effect, once the Soviets realized our intentions and took steps to reduce their vulnerability by increasing and modernizing their nuclear forces, was to contribute to a nuclear arms race only brought under control toward the end of the Cold War.

The Bay of Pigs effort failed miserably. Had pre-emption been attempted in the 1962 Cuban Missile crisis, we might have experienced a nuclear war—though it also must be acknowledged that threatening a form of pre-emption and imposing
a naval quarantine ultimately helped contribute to a successful resolution of the crisis.

Pre-emption worked reasonably well in Grenada and Panama, and the threat of U.S. attack helped contribute to a successful resolution of the North Korean
nuclear crisis in 1994. But it failed to defeat Osama bin Laden or al-Qaeda in 1998 and failed to prevent the Serbs from committing massive atrocities in Kosovo in 1999.

There are good reasons why pre-emption has its limits. First, it usually requires quick and surgical strikes that accomplish a demanding military goal. Even in today’s era of precision air power, it is difficult to carry out such attacks. For example, NATO could not target Serb forces and irregulars armed with small weapons using the air power it had available in March, 1999.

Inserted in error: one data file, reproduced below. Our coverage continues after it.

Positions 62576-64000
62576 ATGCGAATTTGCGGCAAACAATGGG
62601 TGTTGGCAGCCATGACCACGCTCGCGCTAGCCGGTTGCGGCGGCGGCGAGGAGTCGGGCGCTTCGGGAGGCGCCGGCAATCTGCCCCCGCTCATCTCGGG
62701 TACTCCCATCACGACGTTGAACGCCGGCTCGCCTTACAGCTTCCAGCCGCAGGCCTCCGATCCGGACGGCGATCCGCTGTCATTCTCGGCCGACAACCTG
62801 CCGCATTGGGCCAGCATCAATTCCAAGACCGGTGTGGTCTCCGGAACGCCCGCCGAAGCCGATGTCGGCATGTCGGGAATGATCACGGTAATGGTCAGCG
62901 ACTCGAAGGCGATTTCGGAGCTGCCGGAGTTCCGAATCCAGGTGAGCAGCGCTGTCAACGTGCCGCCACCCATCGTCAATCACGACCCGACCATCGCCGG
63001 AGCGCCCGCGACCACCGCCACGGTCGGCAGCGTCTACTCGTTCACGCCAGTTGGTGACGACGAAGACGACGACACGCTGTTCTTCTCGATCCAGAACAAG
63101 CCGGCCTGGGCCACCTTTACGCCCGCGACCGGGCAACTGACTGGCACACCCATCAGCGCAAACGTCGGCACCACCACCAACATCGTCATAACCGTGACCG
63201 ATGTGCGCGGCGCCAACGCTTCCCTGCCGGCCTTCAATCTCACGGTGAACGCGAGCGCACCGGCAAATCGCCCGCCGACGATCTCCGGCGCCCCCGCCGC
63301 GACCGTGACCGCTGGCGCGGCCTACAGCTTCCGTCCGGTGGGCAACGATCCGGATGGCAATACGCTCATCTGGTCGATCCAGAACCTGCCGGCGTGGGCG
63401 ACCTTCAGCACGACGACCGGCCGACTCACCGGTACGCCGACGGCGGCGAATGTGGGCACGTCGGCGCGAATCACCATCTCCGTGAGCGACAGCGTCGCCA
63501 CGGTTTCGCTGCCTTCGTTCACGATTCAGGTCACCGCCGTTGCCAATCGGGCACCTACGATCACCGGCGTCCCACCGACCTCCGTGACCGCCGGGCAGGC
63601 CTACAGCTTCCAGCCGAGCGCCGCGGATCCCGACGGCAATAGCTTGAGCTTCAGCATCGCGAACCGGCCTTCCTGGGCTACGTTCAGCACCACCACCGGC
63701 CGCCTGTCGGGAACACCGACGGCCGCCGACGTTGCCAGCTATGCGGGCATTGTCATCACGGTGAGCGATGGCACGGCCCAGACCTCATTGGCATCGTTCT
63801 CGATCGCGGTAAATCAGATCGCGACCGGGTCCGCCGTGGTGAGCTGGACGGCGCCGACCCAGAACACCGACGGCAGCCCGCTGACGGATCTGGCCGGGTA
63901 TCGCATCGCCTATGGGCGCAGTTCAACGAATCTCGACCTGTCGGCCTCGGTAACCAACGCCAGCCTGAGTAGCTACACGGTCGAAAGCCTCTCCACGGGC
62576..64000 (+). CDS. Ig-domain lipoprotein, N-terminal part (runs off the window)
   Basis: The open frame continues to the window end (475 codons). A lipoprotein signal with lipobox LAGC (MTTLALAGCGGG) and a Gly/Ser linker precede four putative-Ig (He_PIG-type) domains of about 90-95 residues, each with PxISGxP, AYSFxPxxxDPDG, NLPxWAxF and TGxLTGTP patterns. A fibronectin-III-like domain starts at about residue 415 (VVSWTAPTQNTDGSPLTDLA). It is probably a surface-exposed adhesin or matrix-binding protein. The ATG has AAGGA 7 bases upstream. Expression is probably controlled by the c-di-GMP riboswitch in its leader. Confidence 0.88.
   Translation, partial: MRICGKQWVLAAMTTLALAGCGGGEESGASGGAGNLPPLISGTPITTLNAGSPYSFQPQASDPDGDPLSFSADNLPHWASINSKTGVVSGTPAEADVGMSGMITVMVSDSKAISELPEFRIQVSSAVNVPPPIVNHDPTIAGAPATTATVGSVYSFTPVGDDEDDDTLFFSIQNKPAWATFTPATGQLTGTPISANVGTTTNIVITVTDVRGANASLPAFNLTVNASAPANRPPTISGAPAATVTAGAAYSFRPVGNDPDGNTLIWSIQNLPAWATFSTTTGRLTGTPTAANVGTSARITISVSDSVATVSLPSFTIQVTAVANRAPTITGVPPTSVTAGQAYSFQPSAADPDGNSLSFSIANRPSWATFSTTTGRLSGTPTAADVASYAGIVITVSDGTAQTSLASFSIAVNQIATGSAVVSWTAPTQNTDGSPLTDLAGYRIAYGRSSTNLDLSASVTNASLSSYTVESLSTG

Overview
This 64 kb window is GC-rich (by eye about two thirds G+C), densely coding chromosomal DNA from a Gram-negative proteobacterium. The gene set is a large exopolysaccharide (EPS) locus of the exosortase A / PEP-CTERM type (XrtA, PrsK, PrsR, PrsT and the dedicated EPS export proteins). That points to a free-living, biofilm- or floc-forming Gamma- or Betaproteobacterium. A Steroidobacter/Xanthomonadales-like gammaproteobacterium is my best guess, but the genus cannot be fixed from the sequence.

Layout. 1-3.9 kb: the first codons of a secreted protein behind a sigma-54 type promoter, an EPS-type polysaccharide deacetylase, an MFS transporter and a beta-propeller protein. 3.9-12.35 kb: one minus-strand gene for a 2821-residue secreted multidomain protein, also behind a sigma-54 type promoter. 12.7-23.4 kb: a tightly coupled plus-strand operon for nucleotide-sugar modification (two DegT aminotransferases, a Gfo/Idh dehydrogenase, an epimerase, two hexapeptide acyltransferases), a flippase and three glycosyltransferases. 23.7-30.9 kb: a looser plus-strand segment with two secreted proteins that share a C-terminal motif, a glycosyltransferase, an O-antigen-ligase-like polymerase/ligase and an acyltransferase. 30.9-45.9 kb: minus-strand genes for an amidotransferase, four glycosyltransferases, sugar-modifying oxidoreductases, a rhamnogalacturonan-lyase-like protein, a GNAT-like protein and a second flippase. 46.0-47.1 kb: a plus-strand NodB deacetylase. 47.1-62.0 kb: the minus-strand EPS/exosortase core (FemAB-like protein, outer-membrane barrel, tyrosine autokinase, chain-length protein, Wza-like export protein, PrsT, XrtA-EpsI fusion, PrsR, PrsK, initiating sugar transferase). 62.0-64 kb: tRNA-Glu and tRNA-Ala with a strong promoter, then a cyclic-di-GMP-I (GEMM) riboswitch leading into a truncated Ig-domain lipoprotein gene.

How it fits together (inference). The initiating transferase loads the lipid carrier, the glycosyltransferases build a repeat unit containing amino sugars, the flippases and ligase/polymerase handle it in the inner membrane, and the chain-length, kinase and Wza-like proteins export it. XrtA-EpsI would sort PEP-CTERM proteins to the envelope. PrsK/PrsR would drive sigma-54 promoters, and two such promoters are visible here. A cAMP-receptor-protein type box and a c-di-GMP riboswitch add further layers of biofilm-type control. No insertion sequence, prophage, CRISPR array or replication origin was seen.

A few months earlier, when they bombed Iraq for four days in Operation Desert Fox, the United States and United Kingdom did not have good intelligence on the
location of Saddam’s weapons of mass destruction capabilities, and accomplished little with the raids as a result. In 1998, Osama bin Laden had moved on to safety before the cruise missiles launched at him could reach their targets.

Hezbollah assets in Iran, or North Korean artillery dug into the mountains near the DMZ on the Korean peninsula, or Chinese missile launchers arrayed near
Taiwan would all be very hard to target and strike with pre-emptive action.

Yes, there are cases in which pre-emption works. Threatening a large, visible, nuclear reactor like Secretary Perry did in 1994 can be effective, because such a reactor cannot be relocated, cannot be hidden, and cannot be
quickly or easily replaced. Carrying out an invasion quickly and decisively, as we did in Grenada and Panama, can obviously solve a problem definitively in some cases. Threatening invasion explicitly or implicitly, as in Cuba and as the Clinton administration did towards Haiti in 1994, can be effective if the threat is credible, and if the enemy has no good options for pre-empting the pre-emptor.